In recent years, there has been a growing trend in the U.S. among Gen Z and others to ditch their smartphones and instead use “dumb phones” or minimalist devices. This is a shift away from the norm in the global mobile phone market, where smartphones dominate.
Despite this, companies like HMD Global, the maker of Nokia phones, continue to sell millions of feature phones that are similar to those used in the early 2000s. These feature phones include traditional flip or slide phones with basic functionality like calling and texting, as well as some additional features like GPS or a hotspot. In 2022, almost 80% of feature phone sales came from the Middle East, Africa, and India, according to Counterpoint Research. However, there is a growing number of young people in the U.S. who are turning to dumb or minimalist phones.
One company leading the way in this space is Light. The company’s co-founder, Joe Hollier, describes the Light phone as a “more intentional phone” rather than a “dumb phone.” He explains that it’s a premium, minimalist device that is not inherently anti-technology but instead allows users to consciously choose how and when to use certain aspects of technology that add to their quality of life.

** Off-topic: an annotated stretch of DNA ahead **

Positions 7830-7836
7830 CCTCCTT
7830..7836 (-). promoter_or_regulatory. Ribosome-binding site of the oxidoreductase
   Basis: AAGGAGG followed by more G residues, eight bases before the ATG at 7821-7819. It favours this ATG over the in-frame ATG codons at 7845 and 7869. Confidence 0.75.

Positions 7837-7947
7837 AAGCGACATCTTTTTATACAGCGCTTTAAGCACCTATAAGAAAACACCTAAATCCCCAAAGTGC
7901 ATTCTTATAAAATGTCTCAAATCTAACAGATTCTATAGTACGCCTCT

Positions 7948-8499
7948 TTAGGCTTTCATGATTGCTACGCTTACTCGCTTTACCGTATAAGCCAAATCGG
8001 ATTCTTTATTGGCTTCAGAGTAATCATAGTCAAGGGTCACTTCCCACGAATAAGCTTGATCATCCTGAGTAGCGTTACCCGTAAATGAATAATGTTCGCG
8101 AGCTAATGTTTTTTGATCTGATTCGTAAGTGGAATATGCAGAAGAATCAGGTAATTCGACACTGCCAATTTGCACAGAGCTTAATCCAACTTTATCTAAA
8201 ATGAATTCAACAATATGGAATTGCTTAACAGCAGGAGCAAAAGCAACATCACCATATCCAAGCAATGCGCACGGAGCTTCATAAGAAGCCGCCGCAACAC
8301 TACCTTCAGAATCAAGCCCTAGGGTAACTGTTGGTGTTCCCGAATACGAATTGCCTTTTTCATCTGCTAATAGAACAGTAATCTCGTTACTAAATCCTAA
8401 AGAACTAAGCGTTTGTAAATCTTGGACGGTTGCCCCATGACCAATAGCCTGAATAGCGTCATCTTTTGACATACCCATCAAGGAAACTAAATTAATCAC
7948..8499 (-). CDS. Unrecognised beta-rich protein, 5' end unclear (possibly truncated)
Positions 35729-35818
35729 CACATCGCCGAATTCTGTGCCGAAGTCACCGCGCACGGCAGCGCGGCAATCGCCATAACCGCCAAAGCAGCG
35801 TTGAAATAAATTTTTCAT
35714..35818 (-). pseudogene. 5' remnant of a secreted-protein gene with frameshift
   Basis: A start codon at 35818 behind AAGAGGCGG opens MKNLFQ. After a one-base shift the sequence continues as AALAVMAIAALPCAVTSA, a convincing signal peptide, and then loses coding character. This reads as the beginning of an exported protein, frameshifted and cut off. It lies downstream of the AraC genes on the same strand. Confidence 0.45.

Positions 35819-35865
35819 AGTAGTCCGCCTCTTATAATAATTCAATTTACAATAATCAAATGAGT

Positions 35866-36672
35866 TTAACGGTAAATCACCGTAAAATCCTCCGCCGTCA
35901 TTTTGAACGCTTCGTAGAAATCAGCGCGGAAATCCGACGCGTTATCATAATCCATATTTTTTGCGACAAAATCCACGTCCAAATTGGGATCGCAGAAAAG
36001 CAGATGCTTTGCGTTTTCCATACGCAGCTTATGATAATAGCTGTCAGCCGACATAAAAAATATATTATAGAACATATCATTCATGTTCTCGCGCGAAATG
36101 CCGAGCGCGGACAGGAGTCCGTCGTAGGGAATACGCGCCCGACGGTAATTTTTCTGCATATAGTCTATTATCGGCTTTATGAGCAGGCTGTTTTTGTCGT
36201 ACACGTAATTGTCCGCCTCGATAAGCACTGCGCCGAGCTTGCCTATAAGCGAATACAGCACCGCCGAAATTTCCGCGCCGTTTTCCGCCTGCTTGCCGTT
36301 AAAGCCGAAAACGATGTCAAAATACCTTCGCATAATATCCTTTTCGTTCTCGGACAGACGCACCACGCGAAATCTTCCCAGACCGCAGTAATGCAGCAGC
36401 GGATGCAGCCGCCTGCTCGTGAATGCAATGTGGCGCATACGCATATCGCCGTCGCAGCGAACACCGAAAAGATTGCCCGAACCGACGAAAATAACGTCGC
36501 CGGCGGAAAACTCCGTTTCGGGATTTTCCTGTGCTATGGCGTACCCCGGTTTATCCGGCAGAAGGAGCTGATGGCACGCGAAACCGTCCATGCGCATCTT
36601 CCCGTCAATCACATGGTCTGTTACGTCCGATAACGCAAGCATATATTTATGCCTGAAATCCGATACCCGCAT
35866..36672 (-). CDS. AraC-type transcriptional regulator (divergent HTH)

The Light phone is designed to be a secondary device for those who want to limit their screen time and simplify their lives. It’s a small device with a simple interface that only allows for basic features like calling, texting, and alarm clocks. The phone also has an e-ink display that’s easy on the eyes and extends battery life.
Other companies are also tapping into the demand for minimalist devices. Mudita, a company based in Europe, is set to release a minimalist phone with features like a music player and meditation timer. Another company, Punkt, offers a minimalist phone that only allows for calls, texts, and alarms.
The rise of dumb phones and minimalist devices can be attributed to several factors. Many users are becoming increasingly aware of the negative effects of smartphone addiction, such as social media addiction and the constant need to check notifications. Others are concerned about data privacy and the amount of personal information that’s collected by smartphones. Some people are also looking for a way to simplify their lives and reduce distractions.
As more people turn to minimalist phones, it’s likely that the market will continue to grow. However, it remains to be seen if these devices will become a mainstream alternative to smartphones or if they’ll remain a niche product for those seeking a simpler lifestyle.